Episode 7 YouTube



In this episode of Acquired, hosts Ben Gilbert and David Rosenthal, along with guest speakers, delve into the acquisition of YouTube by Google. They discuss YouTube's journey from a startup to a billion-dollar entity, highlighting its explosive growth, the pivotal role of viral content like SNL's Lazy Sunday, and its acquisition for $1.65 billion just 18 months post-founding. Despite its significant cultural impact and status as a video streaming pioneer, they critique YouTube's business model, noting its lack of profitability due to high operational costs and content creator payouts. The conversation also touches on Google's strategic defense in owning the video platform and YouTube's influence on internet infrastructure, albeit with a subpar direct user experience. Additionally, the episode examines the broader implications of video consumption trends and the shift towards ad-supported models.

Summary Notes

Pilot as a Sponsor

  • Pilot is a sponsor for the episode and provides accounting, tax, and bookkeeping services for startups and growth companies.
  • Pilot is the largest startup-focused accounting firm in the U.S.
  • The company is backed by notable investors including Sequoia, Index, Stripe, and Jeff Bezos.

"Pilot is the one team for all of your company's accounting, tax and bookkeeping needs and in fact now is the largest startup focused accounting firm in the US."

The quote explains Pilot's services and its position as a leading accounting firm for startups in the U.S.

  • Pilot's growth from a startup to a billion-dollar company is highlighted.
  • The company's philosophy aligns with Jeff Bezos' axiom that startups should focus on their core product and outsource non-core activities like accounting.

"When we started working with them way back when they were just a startup themselves, and now they're a billion dollar plus company backed by Sequoia, index, Stripe, and even Jeff Bezos himself."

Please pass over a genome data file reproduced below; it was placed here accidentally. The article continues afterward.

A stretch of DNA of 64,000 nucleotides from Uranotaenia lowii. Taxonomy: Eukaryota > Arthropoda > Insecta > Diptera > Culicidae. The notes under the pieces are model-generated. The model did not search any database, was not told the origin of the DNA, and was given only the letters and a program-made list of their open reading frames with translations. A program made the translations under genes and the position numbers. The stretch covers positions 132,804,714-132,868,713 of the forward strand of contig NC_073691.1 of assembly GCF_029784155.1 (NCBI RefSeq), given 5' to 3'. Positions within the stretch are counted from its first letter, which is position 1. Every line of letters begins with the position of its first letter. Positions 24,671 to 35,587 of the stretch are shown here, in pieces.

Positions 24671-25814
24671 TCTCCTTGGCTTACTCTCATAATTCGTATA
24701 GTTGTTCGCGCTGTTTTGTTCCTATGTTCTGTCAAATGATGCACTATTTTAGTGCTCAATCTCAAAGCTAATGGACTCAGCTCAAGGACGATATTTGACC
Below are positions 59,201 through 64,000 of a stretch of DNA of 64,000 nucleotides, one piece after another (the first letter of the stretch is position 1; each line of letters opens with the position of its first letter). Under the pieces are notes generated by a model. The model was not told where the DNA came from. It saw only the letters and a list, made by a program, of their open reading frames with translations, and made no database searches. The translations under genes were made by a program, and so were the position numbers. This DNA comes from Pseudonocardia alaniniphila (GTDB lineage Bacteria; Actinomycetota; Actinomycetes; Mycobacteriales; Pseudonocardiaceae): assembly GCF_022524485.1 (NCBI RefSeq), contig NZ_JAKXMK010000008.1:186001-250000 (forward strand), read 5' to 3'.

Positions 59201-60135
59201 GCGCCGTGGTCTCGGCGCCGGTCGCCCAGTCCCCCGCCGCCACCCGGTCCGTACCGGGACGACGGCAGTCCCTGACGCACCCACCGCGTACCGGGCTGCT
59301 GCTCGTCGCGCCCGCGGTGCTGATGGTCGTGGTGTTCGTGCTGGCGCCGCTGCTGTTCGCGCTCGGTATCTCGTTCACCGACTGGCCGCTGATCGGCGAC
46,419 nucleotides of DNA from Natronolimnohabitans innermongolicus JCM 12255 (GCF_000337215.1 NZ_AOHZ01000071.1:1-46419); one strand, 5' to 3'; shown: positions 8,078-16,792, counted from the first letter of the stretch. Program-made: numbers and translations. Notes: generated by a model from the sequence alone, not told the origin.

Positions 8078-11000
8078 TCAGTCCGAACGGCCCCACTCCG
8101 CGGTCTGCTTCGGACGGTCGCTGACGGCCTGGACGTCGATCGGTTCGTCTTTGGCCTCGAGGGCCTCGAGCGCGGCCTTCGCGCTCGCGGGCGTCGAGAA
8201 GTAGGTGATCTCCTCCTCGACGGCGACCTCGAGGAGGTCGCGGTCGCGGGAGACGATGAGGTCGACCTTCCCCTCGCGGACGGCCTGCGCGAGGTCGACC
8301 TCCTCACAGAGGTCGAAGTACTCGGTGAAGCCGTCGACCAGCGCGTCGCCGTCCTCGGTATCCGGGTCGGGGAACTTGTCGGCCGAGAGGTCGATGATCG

This quote highlights Pilot's impressive growth trajectory and the high-profile backing it has received.

  • Pilot offers a comprehensive suite of financial services including finance, accounting, tax, and CFO services.
  • The firm works with thousands of startups, including well-known companies like OpenAI, airtable, and Scale.

"Pilot both sets up and operates your company's entire financial stack. So finance, accounting, tax, even CFO services like investor reporting from your general ledger all the way up to budgeting and financial sections of board decks."

The quote details the extensive range of financial services provided by Pilot and emphasizes their capability to manage a company's entire financial operations.

Google's Market Valuation

  • Google is speculated to become the most valuable company in the world, potentially surpassing Apple.
  • The discussion is based on Google's earnings announcement and subsequent market speculation.

"We sit here on the eve of the announcement that Google is the most valuable company in the world to tell you about Google's."

The quote sets the stage for the discussion about Google's market valuation and introduces the topic of the episode.

  • The conversation acknowledges that the claim about Google's valuation is conjecture and not typical of the show's usual content, which avoids speculation.